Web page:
Total RNA was extracted from mouse cerebella and neuronal cultures and reverse transcribed as described above. The primer sequences were verified using the GenBank BLAST function (Altschul et al., 1997). The primers used in this assay were: TGF-β1 (F) TAC CAT GCC AAC TTC TGT CTG GG A, (R) ATG TTG GAC AAC TGC TCC ACC TTG; TGFβ-2 (F) GGA GGT GAT TTC CAT CTA CAA C, (R) AGC GGA CGA TTC TGA AGT A; TGF-β3 (F) GAG AATT GAG CTC TTC CAG ATA C, (R) GAA AGG TGT GAC ATG GAC AG; TβRII (F) ACT GTC CAC TTG CGA CAA CCA GA A, (R) AGAAGCGGCATCTTCCAGAGTGAA; Synaptophysin (F) TGT GTT TGC CTT CCT CTA CTC, (R) TCA GTG GCC ATC TTC ACA TC; PSD-95 (F) TGC CAG ATG GAC AAG GAG ACC AAA, (R) TGT TGG CCT TGA GGTGGT AGA GTT, and β-actin (F) TGG ATC GGT TCC ATC CTG G, (R) GCA GCTCAG TAA CAG TCC GCC TAG A. Quantitative real-time RT-PCR was performed using a SYBR®-Green PCR Master Mix, including Ampli Taq Gold polymerase (Applied Biosystems, USA) as previously described (Dezonne et al., 2013). Reactions were performed on an ABI PRISM 7500 Real Time PCR System (Applied Biosystems). The relative expression levels of genes were calculated using the 2-ΔΔCT method (Livak and Schmittgen, 2001). The amount of target genes expressed in a sample was normalized to the average of the endogenous control.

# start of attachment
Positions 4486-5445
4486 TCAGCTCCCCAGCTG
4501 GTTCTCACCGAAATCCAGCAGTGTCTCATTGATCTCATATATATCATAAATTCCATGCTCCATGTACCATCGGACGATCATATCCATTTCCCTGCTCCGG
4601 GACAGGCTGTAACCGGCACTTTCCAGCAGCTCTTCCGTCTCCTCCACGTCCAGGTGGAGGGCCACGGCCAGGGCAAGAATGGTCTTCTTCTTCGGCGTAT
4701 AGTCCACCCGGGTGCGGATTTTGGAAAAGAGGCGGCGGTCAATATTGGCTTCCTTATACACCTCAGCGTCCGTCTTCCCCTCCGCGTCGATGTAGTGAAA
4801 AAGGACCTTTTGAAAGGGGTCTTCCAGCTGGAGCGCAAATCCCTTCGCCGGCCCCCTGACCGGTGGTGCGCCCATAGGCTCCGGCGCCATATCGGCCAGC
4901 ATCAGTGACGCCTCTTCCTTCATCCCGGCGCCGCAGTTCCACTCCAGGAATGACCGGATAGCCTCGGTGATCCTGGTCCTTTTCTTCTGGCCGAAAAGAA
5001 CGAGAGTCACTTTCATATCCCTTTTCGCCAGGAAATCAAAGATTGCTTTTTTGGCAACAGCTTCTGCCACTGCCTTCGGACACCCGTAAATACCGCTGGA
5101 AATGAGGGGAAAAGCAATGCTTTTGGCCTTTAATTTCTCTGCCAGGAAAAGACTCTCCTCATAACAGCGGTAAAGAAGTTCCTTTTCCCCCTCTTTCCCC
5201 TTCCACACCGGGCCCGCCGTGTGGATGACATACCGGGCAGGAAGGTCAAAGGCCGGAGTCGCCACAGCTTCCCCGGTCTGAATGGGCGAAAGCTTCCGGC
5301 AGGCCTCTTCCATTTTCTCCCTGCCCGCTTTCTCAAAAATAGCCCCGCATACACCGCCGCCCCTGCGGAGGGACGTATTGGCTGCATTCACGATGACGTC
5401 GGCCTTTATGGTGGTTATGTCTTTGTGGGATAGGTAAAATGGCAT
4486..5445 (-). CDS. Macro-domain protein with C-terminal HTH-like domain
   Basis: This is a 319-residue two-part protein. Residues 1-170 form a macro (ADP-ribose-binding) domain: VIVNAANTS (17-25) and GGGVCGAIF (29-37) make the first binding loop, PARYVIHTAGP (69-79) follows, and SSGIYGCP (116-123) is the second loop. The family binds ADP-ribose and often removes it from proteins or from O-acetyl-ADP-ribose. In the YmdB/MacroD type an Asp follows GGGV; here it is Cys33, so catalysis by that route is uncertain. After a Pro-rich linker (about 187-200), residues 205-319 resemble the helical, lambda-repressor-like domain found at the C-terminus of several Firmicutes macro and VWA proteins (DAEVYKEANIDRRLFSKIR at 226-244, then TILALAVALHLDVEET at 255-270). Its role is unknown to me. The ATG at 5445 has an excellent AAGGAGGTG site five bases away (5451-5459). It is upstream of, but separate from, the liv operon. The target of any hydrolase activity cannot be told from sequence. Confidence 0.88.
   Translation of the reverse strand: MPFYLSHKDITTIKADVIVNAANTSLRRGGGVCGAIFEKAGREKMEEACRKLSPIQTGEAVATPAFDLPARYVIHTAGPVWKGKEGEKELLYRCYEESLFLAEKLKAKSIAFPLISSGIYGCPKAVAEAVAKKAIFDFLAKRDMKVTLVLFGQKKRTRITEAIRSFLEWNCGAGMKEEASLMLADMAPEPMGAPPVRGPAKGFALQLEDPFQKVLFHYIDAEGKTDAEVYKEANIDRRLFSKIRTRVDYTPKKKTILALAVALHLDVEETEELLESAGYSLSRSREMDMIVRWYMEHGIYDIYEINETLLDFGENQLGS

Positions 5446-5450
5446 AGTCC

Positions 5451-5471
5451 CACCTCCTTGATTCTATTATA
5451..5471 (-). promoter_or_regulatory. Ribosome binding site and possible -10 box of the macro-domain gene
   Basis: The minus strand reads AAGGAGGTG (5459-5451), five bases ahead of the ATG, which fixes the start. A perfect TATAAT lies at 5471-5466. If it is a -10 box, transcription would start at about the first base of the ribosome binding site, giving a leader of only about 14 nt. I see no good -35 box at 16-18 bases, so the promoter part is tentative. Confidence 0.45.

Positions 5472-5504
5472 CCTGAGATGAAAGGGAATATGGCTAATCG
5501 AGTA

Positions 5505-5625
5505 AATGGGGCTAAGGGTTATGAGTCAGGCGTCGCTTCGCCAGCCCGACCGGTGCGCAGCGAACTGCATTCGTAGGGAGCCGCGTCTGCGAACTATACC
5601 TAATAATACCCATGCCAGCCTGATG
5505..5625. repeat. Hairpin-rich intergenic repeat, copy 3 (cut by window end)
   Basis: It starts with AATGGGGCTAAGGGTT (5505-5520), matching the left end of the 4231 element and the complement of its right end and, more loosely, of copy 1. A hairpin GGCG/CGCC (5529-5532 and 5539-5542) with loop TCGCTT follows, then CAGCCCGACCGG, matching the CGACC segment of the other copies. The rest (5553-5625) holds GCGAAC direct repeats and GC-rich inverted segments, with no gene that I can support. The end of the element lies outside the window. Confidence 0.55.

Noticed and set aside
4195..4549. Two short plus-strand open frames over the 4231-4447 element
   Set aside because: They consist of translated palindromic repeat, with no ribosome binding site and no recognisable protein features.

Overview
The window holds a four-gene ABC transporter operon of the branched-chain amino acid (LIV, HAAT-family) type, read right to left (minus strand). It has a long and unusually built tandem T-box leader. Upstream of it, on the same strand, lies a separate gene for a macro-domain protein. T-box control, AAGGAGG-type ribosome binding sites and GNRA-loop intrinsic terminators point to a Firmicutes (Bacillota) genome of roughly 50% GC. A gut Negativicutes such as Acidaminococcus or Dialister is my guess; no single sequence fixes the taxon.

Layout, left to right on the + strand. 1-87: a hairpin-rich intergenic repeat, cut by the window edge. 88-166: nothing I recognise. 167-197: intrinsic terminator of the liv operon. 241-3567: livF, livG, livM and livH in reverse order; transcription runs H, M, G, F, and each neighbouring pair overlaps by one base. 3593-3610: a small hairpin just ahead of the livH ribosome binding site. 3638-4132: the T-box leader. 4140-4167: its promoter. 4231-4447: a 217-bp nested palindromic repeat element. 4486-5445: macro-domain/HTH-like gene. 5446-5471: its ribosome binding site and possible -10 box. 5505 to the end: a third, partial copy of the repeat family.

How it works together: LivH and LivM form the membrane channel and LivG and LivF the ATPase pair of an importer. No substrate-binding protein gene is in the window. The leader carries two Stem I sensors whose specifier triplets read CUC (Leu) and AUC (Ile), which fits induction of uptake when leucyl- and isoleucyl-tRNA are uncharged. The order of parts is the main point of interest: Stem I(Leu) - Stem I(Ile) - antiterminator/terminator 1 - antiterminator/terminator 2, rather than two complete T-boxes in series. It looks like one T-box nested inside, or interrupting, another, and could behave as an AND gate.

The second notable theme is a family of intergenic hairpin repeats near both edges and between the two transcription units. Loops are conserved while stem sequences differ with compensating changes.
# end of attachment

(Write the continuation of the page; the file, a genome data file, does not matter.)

The immunocytochemistry assays were carried out as previously described (Martinez et al., 2011; Diniz et al., 2012, 2014b). The primary antibodies used were rabbit anti-GFAP (Dako, Cytomation, Glostrup, Denmark; 1:1000); rabbit anti-TβRII (Millipore Corporation, Darmstadt, Germany; 1:200); mouse anti-vimentin (Promega, Madison, WI, USA; 1:300); rabbit anti-PSD95 (Cell Signaling Technology, Beverly, MA, USA; 1:100) and mouse anti-synaptophysin (Millipore Corporation, Darmstadt, Germany; 1:500). We used the following secondary antibodies: anti-IgG rabbit or mouse conjugated to Alexa Fluor 488 or 546 (Molecular Probes, Carlsbad, CA, USA; 1:1000). Nuclei were counterstained with DAPI (dilactate; Sigma, St. Louis, MO, USA) and mounted in Faramount Aqueous Mounting Medium (Dako, Cytomation, Glostrup, Denmark) on glass slides.